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I want to be a socialist
Jonathan Pait
August 9, 2002

Note: after writing this article last night (8/8) I was interested to see this column by Robert Samuelson in the 8/9 Greenville News.

I want to be a socialist. The idea of a society working together for the common good of the whole appeals to me. I would be willing to give up the risks and insecurities of making my own way. Society can have what I own so we can all share in the good things this world has to offer. That is, as long as everyone else is willing to do the same.

Actually, that is why I am a capitalist. It is the assessment of human nature that ultimately separates the liberal from the conservative. The ideas of socialism and capitalism spring from a basic understanding of man. Two divergent views of man’s nature leads to diametrically opposed economic and societal systems.

Liberals believe that man is basically good.

This is the premise of socialism. Mankind simply needs to work together to create a society where everyone is equal and no person is left behind. When the playing field is leveled and each person is given an opportunity to contribute equally, society is operating on all cylinders.

Each man freely gives up his selfish desires to the greater community. Knowing that the whole must rely on each unit of the society, each person contributes in whatever capacity needed. Each day the laborers go into common orchards, farms, ranches, and lakes to bring back what is needed to supply the community’s needs. Each man unselfishly fulfills his part to maintain the common good.

The theory is tantalizing. In a world where there are no selfish people seeking to take advantage of those unselfish contributors, it could actually work. The problem is it never has. Even the early church gave it a try and failed.

Invariably there is someone who won’t play by the rules. In every such society there arises a ruling class or in many cases a dictator. These people often set themselves up as the “guardians of the common good.” They deserve a better classification because they are the “upper management” of the society. Someone has to organize all these unselfish people.

Conservatives believe that man is basically selfish.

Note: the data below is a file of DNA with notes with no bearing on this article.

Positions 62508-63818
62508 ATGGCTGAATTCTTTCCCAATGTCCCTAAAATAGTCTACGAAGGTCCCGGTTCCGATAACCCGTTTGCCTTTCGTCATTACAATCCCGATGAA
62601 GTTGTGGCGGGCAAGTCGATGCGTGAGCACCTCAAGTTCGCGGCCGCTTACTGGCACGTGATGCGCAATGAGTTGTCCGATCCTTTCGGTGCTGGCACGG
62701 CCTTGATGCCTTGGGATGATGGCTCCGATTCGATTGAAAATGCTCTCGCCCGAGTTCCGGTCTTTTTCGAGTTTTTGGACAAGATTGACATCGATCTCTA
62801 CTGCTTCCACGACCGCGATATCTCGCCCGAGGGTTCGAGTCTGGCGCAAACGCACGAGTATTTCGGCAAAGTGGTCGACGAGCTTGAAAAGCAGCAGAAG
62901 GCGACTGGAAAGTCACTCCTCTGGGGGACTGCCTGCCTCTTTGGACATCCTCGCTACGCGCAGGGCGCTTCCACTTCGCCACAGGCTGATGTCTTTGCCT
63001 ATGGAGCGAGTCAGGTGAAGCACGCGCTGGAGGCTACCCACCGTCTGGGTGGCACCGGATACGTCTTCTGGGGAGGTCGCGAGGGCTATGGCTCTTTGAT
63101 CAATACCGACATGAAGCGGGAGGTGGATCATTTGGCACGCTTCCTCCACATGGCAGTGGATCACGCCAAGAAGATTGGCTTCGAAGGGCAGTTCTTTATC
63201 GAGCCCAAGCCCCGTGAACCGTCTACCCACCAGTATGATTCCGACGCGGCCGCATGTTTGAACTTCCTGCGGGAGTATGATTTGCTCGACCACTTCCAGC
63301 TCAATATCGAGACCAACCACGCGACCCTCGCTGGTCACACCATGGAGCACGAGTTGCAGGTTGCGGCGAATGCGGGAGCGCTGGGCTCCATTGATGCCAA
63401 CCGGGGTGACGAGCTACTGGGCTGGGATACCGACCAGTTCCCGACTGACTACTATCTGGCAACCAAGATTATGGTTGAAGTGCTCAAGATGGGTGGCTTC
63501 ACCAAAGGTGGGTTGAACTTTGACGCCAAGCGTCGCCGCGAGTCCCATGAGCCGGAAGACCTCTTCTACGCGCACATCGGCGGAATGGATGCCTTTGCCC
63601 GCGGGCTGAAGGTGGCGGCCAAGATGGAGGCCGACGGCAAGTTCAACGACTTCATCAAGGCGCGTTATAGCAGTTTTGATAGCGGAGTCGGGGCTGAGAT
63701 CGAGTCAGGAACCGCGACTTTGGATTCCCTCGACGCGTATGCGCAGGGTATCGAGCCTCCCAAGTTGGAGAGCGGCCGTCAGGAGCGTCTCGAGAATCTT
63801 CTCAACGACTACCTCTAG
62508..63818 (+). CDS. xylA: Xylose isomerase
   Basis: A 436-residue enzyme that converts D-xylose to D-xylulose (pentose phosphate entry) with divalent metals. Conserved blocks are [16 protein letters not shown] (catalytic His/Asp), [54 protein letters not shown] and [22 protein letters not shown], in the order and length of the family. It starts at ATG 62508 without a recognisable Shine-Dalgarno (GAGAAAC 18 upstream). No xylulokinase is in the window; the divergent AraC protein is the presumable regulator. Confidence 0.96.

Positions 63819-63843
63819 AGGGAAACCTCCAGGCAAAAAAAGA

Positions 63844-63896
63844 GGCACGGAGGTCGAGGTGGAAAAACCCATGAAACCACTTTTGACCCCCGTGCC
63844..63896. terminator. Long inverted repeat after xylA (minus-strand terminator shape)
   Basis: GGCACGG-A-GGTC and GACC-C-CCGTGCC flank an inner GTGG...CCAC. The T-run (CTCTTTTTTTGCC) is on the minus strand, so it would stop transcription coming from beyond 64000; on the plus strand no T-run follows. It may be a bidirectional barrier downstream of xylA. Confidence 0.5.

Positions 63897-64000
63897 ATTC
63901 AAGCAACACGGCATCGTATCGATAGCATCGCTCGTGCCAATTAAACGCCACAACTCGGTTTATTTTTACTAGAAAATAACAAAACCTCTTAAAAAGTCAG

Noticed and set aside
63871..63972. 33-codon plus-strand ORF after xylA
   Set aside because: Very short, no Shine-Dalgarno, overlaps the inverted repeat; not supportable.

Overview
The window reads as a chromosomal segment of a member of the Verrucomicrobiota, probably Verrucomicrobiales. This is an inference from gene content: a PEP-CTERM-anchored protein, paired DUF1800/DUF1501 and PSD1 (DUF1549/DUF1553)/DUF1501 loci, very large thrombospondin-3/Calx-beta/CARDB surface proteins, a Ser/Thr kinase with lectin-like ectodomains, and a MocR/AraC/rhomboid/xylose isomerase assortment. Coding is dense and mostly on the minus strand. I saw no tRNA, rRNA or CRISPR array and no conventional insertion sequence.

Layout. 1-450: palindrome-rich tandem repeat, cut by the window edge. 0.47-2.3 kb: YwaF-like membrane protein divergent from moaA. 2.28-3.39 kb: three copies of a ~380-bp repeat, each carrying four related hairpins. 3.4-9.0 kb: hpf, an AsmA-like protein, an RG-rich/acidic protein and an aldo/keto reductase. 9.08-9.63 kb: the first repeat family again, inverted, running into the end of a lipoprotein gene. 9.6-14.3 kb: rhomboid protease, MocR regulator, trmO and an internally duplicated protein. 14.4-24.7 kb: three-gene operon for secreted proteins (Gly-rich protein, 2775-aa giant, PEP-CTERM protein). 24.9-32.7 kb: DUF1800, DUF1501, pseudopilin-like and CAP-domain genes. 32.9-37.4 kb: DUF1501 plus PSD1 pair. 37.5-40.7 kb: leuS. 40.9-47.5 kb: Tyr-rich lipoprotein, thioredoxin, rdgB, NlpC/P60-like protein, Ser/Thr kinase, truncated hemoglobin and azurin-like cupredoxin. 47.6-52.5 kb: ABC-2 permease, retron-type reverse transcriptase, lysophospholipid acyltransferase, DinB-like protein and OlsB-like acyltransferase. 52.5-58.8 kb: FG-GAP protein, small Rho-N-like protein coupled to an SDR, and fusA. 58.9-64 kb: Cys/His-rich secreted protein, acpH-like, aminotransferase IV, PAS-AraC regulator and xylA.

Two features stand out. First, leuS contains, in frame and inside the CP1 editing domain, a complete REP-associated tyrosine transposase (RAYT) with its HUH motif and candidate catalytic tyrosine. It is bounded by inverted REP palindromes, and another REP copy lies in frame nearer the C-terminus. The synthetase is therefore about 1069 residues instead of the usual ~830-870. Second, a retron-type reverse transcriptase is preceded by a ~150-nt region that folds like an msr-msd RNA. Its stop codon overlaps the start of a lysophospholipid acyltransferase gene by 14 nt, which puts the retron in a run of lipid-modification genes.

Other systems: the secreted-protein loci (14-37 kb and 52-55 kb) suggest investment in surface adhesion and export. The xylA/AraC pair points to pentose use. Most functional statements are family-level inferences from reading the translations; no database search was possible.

This is why capitalism works--not perfectly, but adequately. Capitalism works off of greed. Since man at his basic level is going to look out for himself, the free market allows for the needs of one to be met while meeting the needs of another.

One man has a garden of vegetables. Another man has an orchard of fruit. Man number one gets tired of eating greens all the time and decides he would like some fruit. Man number one also tires of fruit every meal. He decides he needs to add some greens to his diet. Man number one meets with man number two and they agree to share. It is a barter of one good for another—both serve each other by serving themselves.

Capitalism is not a perfect system and tends to only work in a society that is based on ethics and morals. Pure capitalism without these balances leads to cheating and abuse of power. The current Wall Street scandals are proof of this. The positive side is that because everyone is basically selfish, they don’t like being stiffed. So, the harmed bring down those who seek to take advantage of the weaknesses of the system.

Conservatives and liberals will never agree on a common ground.

The liberal says that capitalism never works. Why? Well, in this system not everyone is equal in how they receive the bounties. The husbandman of the orchard may have so much fruit that he is able to carry on trade with a number of fisherman, farmers and ranchers. The gardener may not have as much and will not be able to have so much variety in his diet. To the liberal, this is unfair and unacceptable. They do not like this natural byproduct of the capitalist system.

The conservative finds socialism unacceptable because it forces everyone to a common state. The conservative calls this the "lowest common denominator" because history shows that such a society eventually ends up with little production. Rather than lifting the society to a new level, it makes it stagnant.

I’ll grant to the liberals that capitalism does not lead to a perfect world. As a conservative, I don’t believe we ever will have a perfect world—at least not one created by following any societal theory. If I have to live in an imperfect world, give me capitalism any day. It gives me the opportunity to control my destiny. Sure, I have to live with risks and insecurities, but being willing to do so can lead to a better situation for me and my family. Yes, and for my society. It ain’t perfect, but it works.

By the way, I was serious about wanting to be a socialist. As a Christian, I believe the day will come when the world will be perfect and all in it will share in a common goal of adoring Jesus Christ. We will be perfect and selfishness will be no more. There will be no liberals or conservatives—we will all be one. There is no need to try to “get ahead” when you can’t imagine wanting anything more. As the apostle John wrote, “Even so, come quickly, Lord Jesus.”

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